Over the years, I’ve had several chance encounters with celebrities.
I once rode on an elevator with Kevin Costner. It was in San Antonio while covering Kentucky in the Final Four in 1998. Costner was a huge Utah fan and that happened to be the team the Wildcats played and defeated in the championship game.
I can’t remember at one stage of the Final Four our elevator ride happened to be. But I remember stepping into the elevator with another newspaper reporter, turning around and Costner was coming on with us.
We tried to make some small talk and eye contanct with him, but he essentially blew us off. I guess they get that stuff all the time.
All we said was: “Hello Mr. Costner. We really enjoy your movies.”
He said nothing, instead choosing to look down at the floor.
Not a thank you or anything.
Of course, “Field of Dreams” being one of my favorite movies, I’m a Costner fan. At least I was until he pulled the “Are you really talking to me?” on us in the elevator.
I mean, we weren’t stalking him. Remember, he followed us onto the elevator.
At least Kentucky spanked Utah in the championship game and hopefully spoiled Mr. Costner’s weekend.
Another one I met, also on an elevator in Memphis while covering UK basketball, was Brett Butler of “Grace Under Fire.” She was not only friendly but extremely funny in person — not to mention very tall. Like, I’m talking skyscraper tall, especially with the 6-inch heels she was wearing.
After getting up the nerve to say something to her on our ride down the elevator at the Peabody Hotel, she even started joking around.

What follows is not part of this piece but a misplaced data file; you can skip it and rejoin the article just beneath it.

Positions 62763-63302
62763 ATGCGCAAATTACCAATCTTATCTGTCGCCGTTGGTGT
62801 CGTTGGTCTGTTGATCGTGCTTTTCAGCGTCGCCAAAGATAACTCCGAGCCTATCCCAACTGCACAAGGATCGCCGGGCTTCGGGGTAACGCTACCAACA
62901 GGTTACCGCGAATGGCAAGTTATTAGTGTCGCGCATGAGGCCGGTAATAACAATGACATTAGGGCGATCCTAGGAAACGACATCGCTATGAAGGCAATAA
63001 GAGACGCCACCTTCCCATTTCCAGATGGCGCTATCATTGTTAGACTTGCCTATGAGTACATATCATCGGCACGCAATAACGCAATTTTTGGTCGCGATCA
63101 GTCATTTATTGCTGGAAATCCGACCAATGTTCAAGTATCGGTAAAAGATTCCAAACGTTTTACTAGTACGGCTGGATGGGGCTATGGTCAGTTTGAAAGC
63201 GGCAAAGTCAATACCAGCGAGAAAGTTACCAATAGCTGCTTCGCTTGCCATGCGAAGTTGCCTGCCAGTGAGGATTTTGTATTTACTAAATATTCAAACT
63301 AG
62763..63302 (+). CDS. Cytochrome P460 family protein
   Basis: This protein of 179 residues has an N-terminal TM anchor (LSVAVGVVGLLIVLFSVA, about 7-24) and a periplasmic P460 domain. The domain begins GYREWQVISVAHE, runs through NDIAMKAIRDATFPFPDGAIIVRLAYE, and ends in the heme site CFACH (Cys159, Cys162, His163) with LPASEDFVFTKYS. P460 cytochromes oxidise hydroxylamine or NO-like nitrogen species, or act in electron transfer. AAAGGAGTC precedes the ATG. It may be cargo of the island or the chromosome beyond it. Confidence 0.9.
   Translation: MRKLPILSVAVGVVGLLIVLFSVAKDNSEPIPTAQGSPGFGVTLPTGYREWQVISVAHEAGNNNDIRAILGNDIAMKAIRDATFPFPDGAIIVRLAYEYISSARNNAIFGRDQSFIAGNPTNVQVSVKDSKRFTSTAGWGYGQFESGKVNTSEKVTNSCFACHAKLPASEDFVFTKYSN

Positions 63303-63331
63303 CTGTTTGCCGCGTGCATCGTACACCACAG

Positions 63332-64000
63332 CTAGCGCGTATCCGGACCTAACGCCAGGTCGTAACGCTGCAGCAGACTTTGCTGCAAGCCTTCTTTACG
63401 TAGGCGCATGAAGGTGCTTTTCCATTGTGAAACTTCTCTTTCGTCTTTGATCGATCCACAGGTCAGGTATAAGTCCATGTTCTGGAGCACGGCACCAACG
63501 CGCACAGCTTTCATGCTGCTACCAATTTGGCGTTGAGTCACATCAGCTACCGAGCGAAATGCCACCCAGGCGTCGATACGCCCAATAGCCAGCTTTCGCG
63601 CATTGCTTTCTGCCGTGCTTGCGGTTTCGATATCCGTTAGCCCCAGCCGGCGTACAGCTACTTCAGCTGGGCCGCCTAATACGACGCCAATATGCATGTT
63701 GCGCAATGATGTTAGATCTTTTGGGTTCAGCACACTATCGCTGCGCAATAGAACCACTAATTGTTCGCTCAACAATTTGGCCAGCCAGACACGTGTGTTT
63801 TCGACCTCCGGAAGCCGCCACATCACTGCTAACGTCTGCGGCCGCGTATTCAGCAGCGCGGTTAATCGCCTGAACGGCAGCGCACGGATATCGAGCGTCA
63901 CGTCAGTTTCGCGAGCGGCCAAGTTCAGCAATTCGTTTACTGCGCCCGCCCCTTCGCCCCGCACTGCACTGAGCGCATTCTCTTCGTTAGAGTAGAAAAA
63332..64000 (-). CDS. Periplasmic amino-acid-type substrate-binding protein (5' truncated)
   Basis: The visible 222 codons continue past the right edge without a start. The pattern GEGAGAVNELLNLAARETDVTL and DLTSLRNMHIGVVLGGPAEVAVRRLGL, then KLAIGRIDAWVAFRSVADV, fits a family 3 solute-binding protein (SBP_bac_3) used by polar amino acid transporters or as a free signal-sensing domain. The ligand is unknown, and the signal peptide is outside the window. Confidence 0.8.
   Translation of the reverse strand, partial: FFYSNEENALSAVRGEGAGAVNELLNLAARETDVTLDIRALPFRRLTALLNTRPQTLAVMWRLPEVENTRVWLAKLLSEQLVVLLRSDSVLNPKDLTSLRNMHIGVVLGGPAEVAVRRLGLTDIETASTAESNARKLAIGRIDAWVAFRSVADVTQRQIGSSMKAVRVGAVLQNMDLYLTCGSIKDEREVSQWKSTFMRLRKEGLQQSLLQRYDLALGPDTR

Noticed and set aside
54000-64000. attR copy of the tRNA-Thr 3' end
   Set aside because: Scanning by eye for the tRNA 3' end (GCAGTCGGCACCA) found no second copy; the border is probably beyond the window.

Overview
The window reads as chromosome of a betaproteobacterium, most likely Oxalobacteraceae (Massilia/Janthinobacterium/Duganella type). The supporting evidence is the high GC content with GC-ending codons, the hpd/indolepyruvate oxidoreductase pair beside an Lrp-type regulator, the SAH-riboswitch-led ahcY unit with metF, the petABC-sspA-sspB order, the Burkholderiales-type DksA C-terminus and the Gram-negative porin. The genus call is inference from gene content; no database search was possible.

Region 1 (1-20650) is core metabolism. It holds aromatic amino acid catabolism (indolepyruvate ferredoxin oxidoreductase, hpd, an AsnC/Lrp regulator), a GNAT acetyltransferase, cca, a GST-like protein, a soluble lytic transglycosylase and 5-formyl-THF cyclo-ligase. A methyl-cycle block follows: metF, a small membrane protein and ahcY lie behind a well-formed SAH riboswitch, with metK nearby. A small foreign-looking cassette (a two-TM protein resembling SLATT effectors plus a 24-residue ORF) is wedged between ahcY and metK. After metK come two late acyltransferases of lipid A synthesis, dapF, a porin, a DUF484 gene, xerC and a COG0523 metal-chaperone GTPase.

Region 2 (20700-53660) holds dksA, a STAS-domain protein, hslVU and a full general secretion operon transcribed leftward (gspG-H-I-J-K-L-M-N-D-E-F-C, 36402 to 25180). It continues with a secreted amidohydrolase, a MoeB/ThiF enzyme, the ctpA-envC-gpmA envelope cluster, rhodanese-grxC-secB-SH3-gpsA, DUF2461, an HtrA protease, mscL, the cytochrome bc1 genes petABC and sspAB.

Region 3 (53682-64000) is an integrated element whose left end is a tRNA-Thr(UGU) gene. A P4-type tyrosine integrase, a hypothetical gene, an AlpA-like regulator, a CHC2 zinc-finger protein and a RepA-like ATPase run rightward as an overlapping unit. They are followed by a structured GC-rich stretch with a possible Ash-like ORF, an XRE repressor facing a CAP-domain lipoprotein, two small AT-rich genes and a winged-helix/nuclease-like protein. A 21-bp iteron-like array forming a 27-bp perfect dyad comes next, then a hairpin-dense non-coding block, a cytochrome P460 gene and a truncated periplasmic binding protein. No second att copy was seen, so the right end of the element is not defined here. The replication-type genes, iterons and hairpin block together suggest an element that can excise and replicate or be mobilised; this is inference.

“How’s the weather down there? I want to make sure the ducks are still coming out.”
The Peabody Hotel is famous for the Duck March, an 80-year tradition. The marble fountain in the hotel lobby is still graced with ducks that march twice daily.
That elevator ride left me feeling better about Brett Butler.
My first celebrity chance meeting was when the late Ann B. Davis — aka Alice on the “Brady Bunch” — happened to be in Ashland one afternoon.
It was around 1976 or 1977 when Bill Hornbuckle and I stopped at the AAA office in Ashland to pick up a trip package with maps for a trek to Myrtle Beach. The AAA was where the Tim Horton’s-Winchester Avenue store is today.
When got our maps — this was long before the days of GPS or the Internet — and walked out the door.
We noticed a Porsche coming onto the parking lot and it had a California license plate with ABEEDY on it.
She got out of the car and walked into the AAA while Bill and I both stood there gawking.
“Was that who I think it was?” he said.
We both rushed back into the office and Hornbuckle, who to this day has never met a stranger, immediately struck up a conversation and asked her if she was Alice from the “Brady Bunch.”
She politely told us she was indeed Alice and actually carried on a short but nice conversation as we bombarded her with questions. She was such a gracious woman to speak with two “fans” for that long.
Growing up when we did, we seldom missed watching “The Brady Bunch” episodes still airing today. Maybe it was because the kids in the “Brady Bunch” were around our age. Maybe we thought Marsha was hot? Who knows?
Of course, we all loved the lovable Alice, and it was nice the actress who played the part was much like the real-life person even if she didn’t wear her housekeeping uniform.
She was just passing through Ashland to attend a wedding on the East Coast. She stopped to pick up a map and some directions.
I’ve since learned she visited Ashland often, having a friend at the Episcopal church downtown with whom she did mission work.
Davis mostly retired from show business in the late 1970s to settle down in an Episcopal community.
“I’m convinced we all have a God-shaped space in us, and until we fill that space with God, we’ll never know what it is to be whole,” she told People magazine.
When I read that quote on Monday morning, the day after she died, I gained even a little more respect for America’s favorite housekeeper.
I’m glad we met, if even only for a moment.
Not sure I’d say the same about Kevin Costner.
MARK MAYNARD can be reached at email@example.com or (606) 326-2648.